Based on equations (2) and (4), instead of minimizing equation (1), we minimize its upper bound in a Lagrangian form. That is,
(5) |
, where and . To guarantee the solution will satisfy the constraint, we rank all the filters by their scores and threshold out the bottom ranked (small in scores) filters such that the constraint is satisfied and is maximized. We term the process of thresholding until the constraint is met LeGR-Pruning.
Since we do not know the layer-wise Lipschitz constants a priori, we treat and
as latent variables to be estimated. We assume that the more accurate the estimates are, the better the network obtained by LeGR-Pruning performs on the original objective,
i.e., equation (1).Specifically, to estimate - pair, we use the regularized evolutionary algorithm proposed in real2018regularized for its effectiveness in the neural architecture search problem. We can treat each latent variables - pair as a network architecture, which can be obtained by the flow introduced in Fig. 1. Once a pruned architecture is obtained, we fine-tune the resulting architecture by gradient steps and use its accuracy on the validation set as the fitness for the corresponding - pair. We note that, we use instead of for approximation and we empirically find that (200 gradient updates) works pretty well under the pruning setting across the datasets and networks we study.
Hence, in our regularized evolutionary algorithm, as shown in Algorithm 1, we first generate a pool of candidates ( and ) and record the fitness for each candidate, and then repeat the following steps: (i) sample a subset from the candidates, (ii) identify the fittest candidate, (iii) generate a new candidate by mutating the fittest candidate and measure its fitness accordingly, and (iv) replace the oldest candidate in the pool with the generated one. To mutate the fittest candidate, we randomly select a subset of the layers and conduct one step of random walk from their current values, i.e., .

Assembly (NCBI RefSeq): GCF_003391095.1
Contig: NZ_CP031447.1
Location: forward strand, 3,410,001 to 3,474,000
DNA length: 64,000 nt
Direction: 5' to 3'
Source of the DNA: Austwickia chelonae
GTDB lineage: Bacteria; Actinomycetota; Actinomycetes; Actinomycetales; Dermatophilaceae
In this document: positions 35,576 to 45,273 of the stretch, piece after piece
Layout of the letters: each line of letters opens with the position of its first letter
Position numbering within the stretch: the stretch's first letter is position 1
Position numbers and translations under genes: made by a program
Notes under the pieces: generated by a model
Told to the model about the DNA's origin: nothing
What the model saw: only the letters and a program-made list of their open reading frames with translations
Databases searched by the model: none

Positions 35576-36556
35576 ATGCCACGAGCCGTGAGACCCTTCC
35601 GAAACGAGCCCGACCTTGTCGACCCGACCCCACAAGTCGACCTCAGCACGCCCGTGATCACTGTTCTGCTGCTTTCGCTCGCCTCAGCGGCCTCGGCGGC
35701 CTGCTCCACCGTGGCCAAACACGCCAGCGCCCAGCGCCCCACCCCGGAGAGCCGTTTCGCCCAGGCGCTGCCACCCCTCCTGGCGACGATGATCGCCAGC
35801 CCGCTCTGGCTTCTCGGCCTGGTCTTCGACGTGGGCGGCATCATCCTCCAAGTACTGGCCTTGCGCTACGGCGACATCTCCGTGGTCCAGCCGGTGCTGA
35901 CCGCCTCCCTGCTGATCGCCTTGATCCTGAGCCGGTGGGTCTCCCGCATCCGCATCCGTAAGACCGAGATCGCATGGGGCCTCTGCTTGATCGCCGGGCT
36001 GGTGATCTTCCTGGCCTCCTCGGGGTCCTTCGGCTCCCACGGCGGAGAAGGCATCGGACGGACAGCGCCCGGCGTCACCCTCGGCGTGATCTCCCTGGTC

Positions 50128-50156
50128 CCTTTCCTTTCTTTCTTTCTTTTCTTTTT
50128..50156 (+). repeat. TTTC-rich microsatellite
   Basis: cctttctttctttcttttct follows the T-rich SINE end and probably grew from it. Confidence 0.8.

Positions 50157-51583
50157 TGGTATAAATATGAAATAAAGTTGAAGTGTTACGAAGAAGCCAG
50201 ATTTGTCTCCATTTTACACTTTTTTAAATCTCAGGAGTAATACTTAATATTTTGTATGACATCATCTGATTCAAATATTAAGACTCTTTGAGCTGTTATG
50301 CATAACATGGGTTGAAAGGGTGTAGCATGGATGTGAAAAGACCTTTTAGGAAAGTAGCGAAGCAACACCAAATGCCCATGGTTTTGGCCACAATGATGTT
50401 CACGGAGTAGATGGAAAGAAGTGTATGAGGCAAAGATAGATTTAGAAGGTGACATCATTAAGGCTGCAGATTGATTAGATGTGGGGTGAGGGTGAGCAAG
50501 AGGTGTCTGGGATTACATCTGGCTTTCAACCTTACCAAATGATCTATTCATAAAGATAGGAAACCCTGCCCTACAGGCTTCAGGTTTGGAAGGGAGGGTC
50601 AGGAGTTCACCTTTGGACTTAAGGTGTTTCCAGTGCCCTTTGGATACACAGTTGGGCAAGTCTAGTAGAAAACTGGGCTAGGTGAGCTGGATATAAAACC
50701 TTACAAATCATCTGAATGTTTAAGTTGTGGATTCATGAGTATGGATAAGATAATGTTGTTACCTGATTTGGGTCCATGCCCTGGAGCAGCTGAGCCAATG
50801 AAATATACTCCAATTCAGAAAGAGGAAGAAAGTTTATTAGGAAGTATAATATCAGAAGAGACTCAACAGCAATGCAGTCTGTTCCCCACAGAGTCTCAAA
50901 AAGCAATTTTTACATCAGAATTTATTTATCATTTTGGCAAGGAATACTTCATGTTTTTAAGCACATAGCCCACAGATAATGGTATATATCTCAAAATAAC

Our work is evaluated on various image classification benchmarks including CIFAR-10/100 krizhevsky2009learning , ImageNet russakovsky2015imagenet , and Birds-200 wah2011caltech
. CIFAR-10/100 consists of 50k training images and 10k testing images with a total of 10/100 classes to be classified. ImageNet is a large scale image classification dataset that includes 1.2 million training images and 50k testing images with 1k classes to be classified. On the other hand, we also benchmark the proposed algorithms on a transfer learning setting since in practice, we want a small and fast model on some target datasets. Specifically, we use the Birds-200 dataset that consists of 6k training images and 5.7k testing images covering 200 species of bird.
For Bird-200, we use 10% of the training data as the validation set used for early stopping and to avoid over-fitting. The training scheme for CIFAR-10/100 follows he2018soft , which uses stochastic gradient descent with nesterov nesterov1983method , weight decay , batch size 128,
initial learning rate with decrease by 5x at epochs 60, 120, and 160, and training for 200 epochs in total. For control experiments with CIFAR-100 and Bird-200, the fine-tuning after pruning setting is as follows: we keep all training hyper-parameters the same, but change the initial learning rate to
and train for 60 epochs (i.e., k). We drop the learning rate by 10x at proportionally at similar times, i.e., epochs 18, 36, and 48. To compare numbers with prior art in CIFAR-10 and ImageNet, we follow the number of iterations in zhuang2018discrimination . Specifically, for CIFAR-10 we fine-tuned for 400 epochs with initial learning rate , drop by 5x at epochs 120, 240, and 320. For ImageNet, we use pre-trained models and we fine-tuned the pruned models for 60 epochs with initial learning rate , drop by 10x at epochs 30 and 45.For the hyper-parameters of LeGR, we select , meaning fine-tune for 200 gradient steps before measuring the validation accuracy when searching for the - pair. We note that we do the same for AMC he2018amc for a fair comparison. Moreover, we set the number of architectures explored to be the same with AMC, i.e., 400. Among the 400 searched architectures we set the pool size and number of search iterations . We set the sample size of the evolutionary algorithm which follows real2018regularized . The exploration is set to 1 with linear decrease and mutation ratio is set to 0.1 to sample 10% of the layers to mutate. In the following experiments, we use the smallest considered to search for the latent variables and and the found - pair to obtain the pruned networks at various constraint levels. For example, for ResNet-56 with CIFAR-100 (Fig. 4), we use to obtain the - pair and use the same - pair to obtain the seven networks () with the flow described in Fig. 1.